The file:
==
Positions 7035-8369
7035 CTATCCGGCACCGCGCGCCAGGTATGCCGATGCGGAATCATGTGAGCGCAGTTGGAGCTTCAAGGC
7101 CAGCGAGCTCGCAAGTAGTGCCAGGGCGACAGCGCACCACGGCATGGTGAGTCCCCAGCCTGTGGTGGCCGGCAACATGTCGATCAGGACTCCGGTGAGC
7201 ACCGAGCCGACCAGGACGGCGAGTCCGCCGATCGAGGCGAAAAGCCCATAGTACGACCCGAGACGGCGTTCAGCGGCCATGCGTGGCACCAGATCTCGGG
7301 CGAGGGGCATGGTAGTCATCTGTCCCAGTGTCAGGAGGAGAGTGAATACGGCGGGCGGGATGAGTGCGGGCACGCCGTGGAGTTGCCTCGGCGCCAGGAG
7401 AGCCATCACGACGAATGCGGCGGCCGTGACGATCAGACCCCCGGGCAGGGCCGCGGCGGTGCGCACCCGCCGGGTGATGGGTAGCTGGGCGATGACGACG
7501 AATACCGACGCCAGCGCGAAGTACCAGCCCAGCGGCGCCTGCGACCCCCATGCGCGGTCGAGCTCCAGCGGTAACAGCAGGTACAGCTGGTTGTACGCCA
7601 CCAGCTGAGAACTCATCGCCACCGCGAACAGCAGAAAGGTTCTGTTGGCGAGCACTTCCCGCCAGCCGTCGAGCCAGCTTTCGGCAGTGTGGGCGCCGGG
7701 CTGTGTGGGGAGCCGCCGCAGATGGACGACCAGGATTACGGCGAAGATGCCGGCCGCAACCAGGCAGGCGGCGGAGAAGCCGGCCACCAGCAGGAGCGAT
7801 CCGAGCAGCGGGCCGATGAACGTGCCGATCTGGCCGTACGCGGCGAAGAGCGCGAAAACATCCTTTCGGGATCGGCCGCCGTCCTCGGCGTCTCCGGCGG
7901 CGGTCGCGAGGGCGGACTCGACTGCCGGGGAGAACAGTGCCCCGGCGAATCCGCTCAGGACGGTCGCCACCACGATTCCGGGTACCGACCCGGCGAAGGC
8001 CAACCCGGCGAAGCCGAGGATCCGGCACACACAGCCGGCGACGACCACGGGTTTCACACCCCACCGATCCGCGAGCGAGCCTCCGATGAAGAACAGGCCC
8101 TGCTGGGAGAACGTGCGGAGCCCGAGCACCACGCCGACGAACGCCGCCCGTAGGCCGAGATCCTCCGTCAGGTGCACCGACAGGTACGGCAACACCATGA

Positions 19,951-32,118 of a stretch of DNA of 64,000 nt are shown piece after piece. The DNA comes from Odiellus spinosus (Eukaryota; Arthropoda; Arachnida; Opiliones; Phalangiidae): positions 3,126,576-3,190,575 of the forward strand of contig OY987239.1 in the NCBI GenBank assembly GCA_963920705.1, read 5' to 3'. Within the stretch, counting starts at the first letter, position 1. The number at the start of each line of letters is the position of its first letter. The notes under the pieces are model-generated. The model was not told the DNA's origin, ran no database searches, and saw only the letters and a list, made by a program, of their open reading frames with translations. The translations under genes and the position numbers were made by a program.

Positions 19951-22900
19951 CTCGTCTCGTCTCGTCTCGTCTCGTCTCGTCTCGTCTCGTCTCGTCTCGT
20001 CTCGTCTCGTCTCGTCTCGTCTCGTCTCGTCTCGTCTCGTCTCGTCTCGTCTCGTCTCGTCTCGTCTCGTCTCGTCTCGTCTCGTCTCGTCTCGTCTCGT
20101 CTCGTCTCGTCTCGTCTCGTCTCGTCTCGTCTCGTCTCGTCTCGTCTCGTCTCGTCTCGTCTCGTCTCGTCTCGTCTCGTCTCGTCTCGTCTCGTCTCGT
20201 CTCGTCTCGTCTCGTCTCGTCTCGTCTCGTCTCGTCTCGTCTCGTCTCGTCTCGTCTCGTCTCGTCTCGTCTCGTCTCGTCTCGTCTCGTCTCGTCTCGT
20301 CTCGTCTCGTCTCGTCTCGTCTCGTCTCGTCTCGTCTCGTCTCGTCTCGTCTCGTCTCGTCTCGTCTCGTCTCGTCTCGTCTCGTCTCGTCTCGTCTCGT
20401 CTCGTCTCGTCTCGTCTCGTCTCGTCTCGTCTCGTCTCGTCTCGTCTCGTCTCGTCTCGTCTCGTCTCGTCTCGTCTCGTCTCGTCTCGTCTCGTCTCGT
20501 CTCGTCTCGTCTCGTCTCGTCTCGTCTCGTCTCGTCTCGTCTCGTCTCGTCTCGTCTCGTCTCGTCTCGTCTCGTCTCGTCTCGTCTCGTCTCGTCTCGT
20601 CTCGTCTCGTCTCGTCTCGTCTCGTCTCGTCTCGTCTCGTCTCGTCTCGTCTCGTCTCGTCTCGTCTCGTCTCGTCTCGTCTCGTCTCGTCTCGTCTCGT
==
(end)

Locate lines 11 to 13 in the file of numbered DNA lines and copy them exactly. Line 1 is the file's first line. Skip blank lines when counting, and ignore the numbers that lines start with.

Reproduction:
7901 CGGTCGCGAGGGCGGACTCGACTGCCGGGGAGAACAGTGCCCCGGCGAATCCGCTCAGGACGGTCGCCACCACGATTCCGGGTACCGACCCGGCGAAGGC
8001 CAACCCGGCGAAGCCGAGGATCCGGCACACACAGCCGGCGACGACCACGGGTTTCACACCCCACCGATCCGCGAGCGAGCCTCCGATGAAGAACAGGCCC
8101 TGCTGGGAGAACGTGCGGAGCCCGAGCACCACGCCGACGAACGCCGCCCGTAGGCCGAGATCCTCCGTCAGGTGCACCGACAGGTACGGCAACACCATGA